Tai chi Y4D37: chilly feet

I rose from the bed about 6 o’clock this morning, I went downstairs. On the grass outside there was a chilly layer of two, suggesting an almost-frost last night. And yet, the leaves on the maple tree outside the house are just beginning. It is most definitively spring, halfway or a little bit past, that complicated relationship between winter and summer. 

I did tai chi in bare feet on the grass. I love the way that the damn grass feels on my feet, this cold wetness that speaks to the renewal of life.  I think the cold ground actually aids my placement of my feet, because it is much easier to feel that my feet are in the right place, and that they are as rooted as they could be.

There is this sense, that when I work with bare feet on bare ground, that I am seeking some kind of unity with all life.  The air I take it feels cleaner; the work-through of the forms feels more precise, more deliberate. Entities both large and small attract my focus, however briefly, to determine both threat and community. Here is a robin, there is a squirrel, this other is a moving branch. The wind touches my cheek lovingly.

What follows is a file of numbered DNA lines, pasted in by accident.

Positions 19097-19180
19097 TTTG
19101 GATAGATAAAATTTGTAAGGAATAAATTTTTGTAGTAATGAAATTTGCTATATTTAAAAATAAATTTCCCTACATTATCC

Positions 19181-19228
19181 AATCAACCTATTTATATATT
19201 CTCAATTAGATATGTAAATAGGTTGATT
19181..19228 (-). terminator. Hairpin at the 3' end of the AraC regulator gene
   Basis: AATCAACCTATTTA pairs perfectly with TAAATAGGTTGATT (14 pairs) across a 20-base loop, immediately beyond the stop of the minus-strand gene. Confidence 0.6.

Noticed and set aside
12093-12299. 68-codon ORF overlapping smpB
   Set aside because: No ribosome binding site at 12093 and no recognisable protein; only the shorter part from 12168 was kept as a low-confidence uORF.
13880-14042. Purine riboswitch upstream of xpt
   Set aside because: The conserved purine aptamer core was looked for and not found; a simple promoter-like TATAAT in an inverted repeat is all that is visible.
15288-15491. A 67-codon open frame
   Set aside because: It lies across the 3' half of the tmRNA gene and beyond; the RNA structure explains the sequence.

There is a practical aspect, too. On the half-spin, and on the full spin, The ground does not accept the turn in the same way that the hardwood floor in my office does. The ball of my foot notices every bump, and every bounce.  Physics and geology both say “this is not an allowable action.” There is, sauce, evidence that this maneuver should not be performed outside. It puts a lot of stress on the knee, especially on the knee on the leg and that is doing the turn. The ground does not yield to the spinning foot. The result is a spin which is more like a series of short hops, each of which breaks in contact with the ground, and breaks the power of the turn.

This morning, after tai chi, I go over to my favorite maple tree in the world. I press my back against the rough bark of its trunk, and rest for 10 or 15 minutes. This is part of the druidic work of the day, or of the week. Enter into relationship with a plant that is used to standing in one place for a long period of time, and see what it has to teach you. Over the course of this order-hour, my spine relaxes, my shoulders relax, my legs bend to support my weight. Bare toes press into a cool earth,  calf muscles settle, and I guess what it might mean to have roots.

Don’t spin, the tree replies. Turn from the waist. Sift the dirt with your toes, and break the rock so that it becomes your nourishment.

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